At Harvard, the beginning of spring means reading outside, throwing around a football, and forgetting about schoolwork. In North Africa, on the other hand, the onset of warmer weather marks the beginning of a time period defined by limited hope and grave danger—a time when an increased number of smuggler boats attempt to transport refugees to Europe from war torn, poverty-stricken areas of the Middle East and Africa. This past week, the fears surrounding these immensely risky escape attempts were realized when a ship carrying hundreds of migrants capsized off the Libyan coast.
This specific tragedy, which appears to have resulted in the death of several hundred refugees, is far from anomalous—particularly this year. In fact, while nearly the same number of people have tried to enter Italy through these sorts of ships in 2015 as they did the year before, the International Organization for Migration reports that the death toll has increased tenfold—a trend that can be traced at least in part to the cancellation of Italy’s search and rescue program, Mare Nostrum. The international community, and particularly the European Union, must work together to protect the safety of these people, especially those that are fleeing from the armed conflict in Libya.
Before its cancellation, Mare Nostrum proved to be an effective program, credited with saving more than 160,000 migrants over the course of one year alone. In the aftermath of this week’s events, the EU should create a similarly robust search and rescue operation as soon as possible, to ensure that people fleeing armed conflict are not drowning while trying to do so. After all, many of the countries to and from which migrants are fleeing are incapable of dealing with this issue on their own; the onus is on the international community to create a concrete, fair policy that will help these refugees.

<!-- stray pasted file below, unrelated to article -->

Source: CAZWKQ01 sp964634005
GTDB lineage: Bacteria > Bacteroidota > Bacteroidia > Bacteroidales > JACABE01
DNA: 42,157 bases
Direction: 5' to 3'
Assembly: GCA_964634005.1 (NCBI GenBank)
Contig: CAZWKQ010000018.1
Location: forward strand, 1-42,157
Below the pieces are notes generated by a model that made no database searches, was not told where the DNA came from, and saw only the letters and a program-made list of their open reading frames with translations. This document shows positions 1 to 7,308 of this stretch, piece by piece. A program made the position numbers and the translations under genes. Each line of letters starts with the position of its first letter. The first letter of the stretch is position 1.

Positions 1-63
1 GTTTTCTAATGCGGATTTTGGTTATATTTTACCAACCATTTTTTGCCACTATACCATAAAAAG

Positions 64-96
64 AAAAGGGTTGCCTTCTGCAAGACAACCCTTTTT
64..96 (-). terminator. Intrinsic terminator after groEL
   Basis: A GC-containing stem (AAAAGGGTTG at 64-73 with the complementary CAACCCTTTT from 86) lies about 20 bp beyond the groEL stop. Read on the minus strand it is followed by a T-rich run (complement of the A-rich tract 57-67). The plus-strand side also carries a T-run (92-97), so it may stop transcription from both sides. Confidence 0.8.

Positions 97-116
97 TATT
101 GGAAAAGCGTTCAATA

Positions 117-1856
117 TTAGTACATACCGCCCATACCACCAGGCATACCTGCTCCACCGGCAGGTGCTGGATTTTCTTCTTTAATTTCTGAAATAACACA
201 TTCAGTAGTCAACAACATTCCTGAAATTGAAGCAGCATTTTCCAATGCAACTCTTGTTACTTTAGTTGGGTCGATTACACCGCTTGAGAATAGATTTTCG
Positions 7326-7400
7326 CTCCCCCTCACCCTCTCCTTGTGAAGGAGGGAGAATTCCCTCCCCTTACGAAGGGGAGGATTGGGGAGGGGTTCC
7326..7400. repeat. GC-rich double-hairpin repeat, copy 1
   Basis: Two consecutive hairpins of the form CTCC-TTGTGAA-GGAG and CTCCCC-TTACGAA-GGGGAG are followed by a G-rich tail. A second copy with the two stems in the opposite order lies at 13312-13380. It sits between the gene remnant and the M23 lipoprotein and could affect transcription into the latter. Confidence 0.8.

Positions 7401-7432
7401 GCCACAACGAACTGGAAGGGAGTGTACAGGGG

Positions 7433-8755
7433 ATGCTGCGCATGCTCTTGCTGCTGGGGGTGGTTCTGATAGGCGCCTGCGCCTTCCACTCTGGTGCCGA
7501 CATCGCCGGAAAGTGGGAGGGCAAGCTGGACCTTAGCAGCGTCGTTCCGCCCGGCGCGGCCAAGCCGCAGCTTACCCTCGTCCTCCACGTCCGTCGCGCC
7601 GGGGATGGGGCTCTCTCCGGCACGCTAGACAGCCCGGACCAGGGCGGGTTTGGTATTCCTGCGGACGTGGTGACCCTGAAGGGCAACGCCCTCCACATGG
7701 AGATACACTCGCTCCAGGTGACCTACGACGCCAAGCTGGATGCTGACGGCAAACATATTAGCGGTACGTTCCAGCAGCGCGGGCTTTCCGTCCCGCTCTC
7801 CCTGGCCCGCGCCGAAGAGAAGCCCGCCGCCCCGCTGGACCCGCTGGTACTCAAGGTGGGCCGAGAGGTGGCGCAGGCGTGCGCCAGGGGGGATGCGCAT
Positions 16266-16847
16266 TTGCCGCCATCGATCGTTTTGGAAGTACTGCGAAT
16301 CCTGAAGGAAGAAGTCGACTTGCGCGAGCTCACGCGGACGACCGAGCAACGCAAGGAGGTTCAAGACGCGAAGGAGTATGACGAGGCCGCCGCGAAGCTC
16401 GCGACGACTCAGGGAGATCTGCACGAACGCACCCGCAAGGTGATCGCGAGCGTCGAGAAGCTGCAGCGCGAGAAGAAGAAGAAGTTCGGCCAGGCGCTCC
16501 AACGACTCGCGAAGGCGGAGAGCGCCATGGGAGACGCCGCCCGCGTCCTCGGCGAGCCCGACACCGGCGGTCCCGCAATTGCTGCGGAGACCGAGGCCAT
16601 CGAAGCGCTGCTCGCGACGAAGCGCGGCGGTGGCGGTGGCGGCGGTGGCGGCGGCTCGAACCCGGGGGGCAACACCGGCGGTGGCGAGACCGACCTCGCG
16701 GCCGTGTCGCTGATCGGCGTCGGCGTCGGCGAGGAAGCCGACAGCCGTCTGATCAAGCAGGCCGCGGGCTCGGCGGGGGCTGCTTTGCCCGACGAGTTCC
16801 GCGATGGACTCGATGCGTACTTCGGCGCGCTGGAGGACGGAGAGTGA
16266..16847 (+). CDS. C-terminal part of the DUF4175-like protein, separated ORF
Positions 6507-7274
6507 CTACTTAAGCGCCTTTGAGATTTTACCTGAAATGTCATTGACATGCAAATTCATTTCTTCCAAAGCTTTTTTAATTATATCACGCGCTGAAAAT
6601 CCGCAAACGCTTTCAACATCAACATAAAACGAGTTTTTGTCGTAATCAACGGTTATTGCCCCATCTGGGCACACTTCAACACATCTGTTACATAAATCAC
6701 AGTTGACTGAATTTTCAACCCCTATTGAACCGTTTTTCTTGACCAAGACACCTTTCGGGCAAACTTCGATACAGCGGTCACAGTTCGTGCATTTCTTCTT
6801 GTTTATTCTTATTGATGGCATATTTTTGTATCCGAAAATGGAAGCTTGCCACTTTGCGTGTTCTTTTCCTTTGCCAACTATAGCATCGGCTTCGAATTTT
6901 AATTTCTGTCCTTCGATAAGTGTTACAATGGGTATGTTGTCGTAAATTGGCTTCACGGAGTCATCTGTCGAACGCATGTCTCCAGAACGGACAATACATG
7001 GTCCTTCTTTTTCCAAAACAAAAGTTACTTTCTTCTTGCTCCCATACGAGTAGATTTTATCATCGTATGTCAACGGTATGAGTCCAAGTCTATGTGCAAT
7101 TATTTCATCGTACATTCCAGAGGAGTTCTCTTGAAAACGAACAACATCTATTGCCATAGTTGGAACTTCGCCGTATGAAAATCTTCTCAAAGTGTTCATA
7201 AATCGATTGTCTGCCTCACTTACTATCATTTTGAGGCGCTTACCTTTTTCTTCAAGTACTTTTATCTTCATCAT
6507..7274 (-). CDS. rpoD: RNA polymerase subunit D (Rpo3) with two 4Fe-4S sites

Today, as the world mourns, Italy is at a loss. As the Italian minister for European affairs, Sandro Gozi, put it: “There’s not even enough space in Sicily’s cemeteries to bury the dead.” But even as complacency and frustration may seem like the most straightforward approach to handling these atrocities—especially in a time of financial restraint and high unemployment in Europe—the international community must not forget that many of the people coming from Libya are fleeing an armed conflict. They are truly refugees, and thus, the rest of the world has a responsibility to these refugees to help them find a home outside their unsafe native land.
Any permanent solution to the North African refugee crisis will have to focus on addressing the problems in the countries from which migrants come. But until these countries demonstrate the capability to change on their own, it is the international community’s responsibility to help protect the safety of these people, whether they are at sea or on land. If we do not act, stories of migrant ships capsizing on the coast of Libya will continue to fill the pages of our newspapers and eat at our collective conscience.